Relief in the air as under threat US route is saved
Northern Ireland narrowly avoided losing its transatlantic flight because of aviation tax, the Secretary of State has said.
Owen Paterson was speaking after it was confirmed by Government that air passenger duty (APD) will be cut for direct long-haul routes from November 1.
Yesterday Chancellor George Osborne announced the current rate will fall to the lower short-haul bracket — £12 per passenger in economy and £24 for business and first class passengers, down from £60 and £120 respectively.
Had this not happened, Continental Airlines was poised to pull its daily route from Belfast to New York (Newark), as this newspaper revealed in February.
In an interview with the Belfast Telegraph at Hillsborough Castle yesterday, Mr Paterson said he would have considered losing the service “a personal failure”.
“It is a huge relief to have resolved the APD issue because we put an enormous amount of effort into this,” Mr Paterson said.
The airline — which was set to pull out of Belfast early next year — recently told MPs the route would cost it £3.2m this year, rendering it no longer viable.
“Continental made it quite clear that when there’s a levy of £60 per economy passenger in Northern Ireland and €3 (£2.60) in Dublin, that was an unbridgeable difference unless something radical happened,” Mr Paterson said.
Mr Osborne’s visit to the province in June was deemed as
being pivotal in providing the impetus needed to save the day.
“We all understood just how vital it was to keep a daily link with the USA for successfully expanding businesses in Northern Ireland,” said Mr Paterson.
The Secretary of State denied that resolving APD was a soft soap because Northern Ireland isn’t getting a reduction in corporation tax.
“What it shows is that the UK Government is determined to help rebalance the NI economy, and working with Executive ministers, where there is a problem, is prepared to do something radical,” he said.
Nick Britton, Continental’s corporate communications managing director, said yesterday that the airline would remain in Northern Ireland.
In February the Belfast Telegraph revealed that punitive air passenger duty (APD) was threatening to kill off the daily flight between Belfast and New York.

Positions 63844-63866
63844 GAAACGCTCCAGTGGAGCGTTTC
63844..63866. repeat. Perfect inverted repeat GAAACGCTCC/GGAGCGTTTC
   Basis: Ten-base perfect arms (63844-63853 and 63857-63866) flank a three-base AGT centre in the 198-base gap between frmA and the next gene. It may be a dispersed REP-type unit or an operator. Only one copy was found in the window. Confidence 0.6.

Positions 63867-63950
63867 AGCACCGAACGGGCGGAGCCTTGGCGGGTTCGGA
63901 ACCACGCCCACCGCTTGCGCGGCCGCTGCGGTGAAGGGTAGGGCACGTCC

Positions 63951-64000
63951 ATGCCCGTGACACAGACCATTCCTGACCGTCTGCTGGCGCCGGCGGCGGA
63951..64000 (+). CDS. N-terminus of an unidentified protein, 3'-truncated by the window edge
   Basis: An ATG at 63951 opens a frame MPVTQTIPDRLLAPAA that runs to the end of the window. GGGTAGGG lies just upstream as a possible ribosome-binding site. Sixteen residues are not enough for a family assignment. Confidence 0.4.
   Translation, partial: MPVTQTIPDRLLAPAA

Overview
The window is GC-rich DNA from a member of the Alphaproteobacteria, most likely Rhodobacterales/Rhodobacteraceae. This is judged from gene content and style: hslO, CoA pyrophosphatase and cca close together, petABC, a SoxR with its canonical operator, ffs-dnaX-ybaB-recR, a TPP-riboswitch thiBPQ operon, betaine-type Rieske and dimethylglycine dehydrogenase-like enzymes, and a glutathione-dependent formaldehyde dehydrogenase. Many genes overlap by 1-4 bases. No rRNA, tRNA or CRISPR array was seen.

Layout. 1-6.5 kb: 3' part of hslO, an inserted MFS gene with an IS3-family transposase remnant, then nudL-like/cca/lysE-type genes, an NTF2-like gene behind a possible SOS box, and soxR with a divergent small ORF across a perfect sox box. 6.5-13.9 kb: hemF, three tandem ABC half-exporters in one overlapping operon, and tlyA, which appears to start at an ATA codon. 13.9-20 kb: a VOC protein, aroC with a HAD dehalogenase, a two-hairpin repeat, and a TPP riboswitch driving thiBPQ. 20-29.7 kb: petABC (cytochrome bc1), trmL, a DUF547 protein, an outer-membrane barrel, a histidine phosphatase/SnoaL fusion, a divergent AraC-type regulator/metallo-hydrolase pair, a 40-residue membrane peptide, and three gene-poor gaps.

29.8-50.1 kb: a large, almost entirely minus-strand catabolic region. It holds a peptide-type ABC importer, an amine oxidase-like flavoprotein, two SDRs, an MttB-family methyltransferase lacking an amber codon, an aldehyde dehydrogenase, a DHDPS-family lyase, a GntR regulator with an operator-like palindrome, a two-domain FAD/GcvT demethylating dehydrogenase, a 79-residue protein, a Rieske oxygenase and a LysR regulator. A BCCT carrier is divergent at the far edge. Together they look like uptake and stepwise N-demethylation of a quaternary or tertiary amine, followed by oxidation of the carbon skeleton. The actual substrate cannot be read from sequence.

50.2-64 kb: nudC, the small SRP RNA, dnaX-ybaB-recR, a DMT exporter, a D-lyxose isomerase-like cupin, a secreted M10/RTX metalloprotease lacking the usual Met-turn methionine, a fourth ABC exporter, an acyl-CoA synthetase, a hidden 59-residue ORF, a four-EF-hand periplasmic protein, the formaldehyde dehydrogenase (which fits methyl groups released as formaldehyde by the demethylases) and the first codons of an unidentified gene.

Yesterday, Chancellor George Osborne cut the tax on direct long-haul routes.
The Government will launch a parallel process to devolve aspects of APD to the Assembly, while the precise scope will be agreed with the Northern Ireland Executive.
Deal on duty 'will see others demand equality'
George Osborne’s decision to cut air passenger duty in Northern Ireland will “open the floodgates” to claims from other regions, travel bosses have warned.
The Chancellor’s intervention to save the province’s cherished US airline route was raised last night during a fringe debate at the Labour Party conference in Liverpool.
Luke Pollard, of the Association of British Travel Agents, said yesterday’s decision to cut the levy and devolve its control to Stormont was the result of sustained pressure from the Northern Irish business community.
But it would create a “real challenge” for Mr Osborne in responding to similar demands from other areas, he said.
He added: “This is only a small concession, but it speaks volumes about the impact that APD has. It is a problem with the location of other parts of the United Kingdom as well.
“It has effectively opened the floodgates for other areas to show it is having a negative impact on the economy.”
Nial Duffy, the head of public affairs at Flybe, said airlines would be “knocking down the door” of Number 11 Downing Street.
He said the Chancellor’s intervention had been “a poor decision in terms of his inbox”.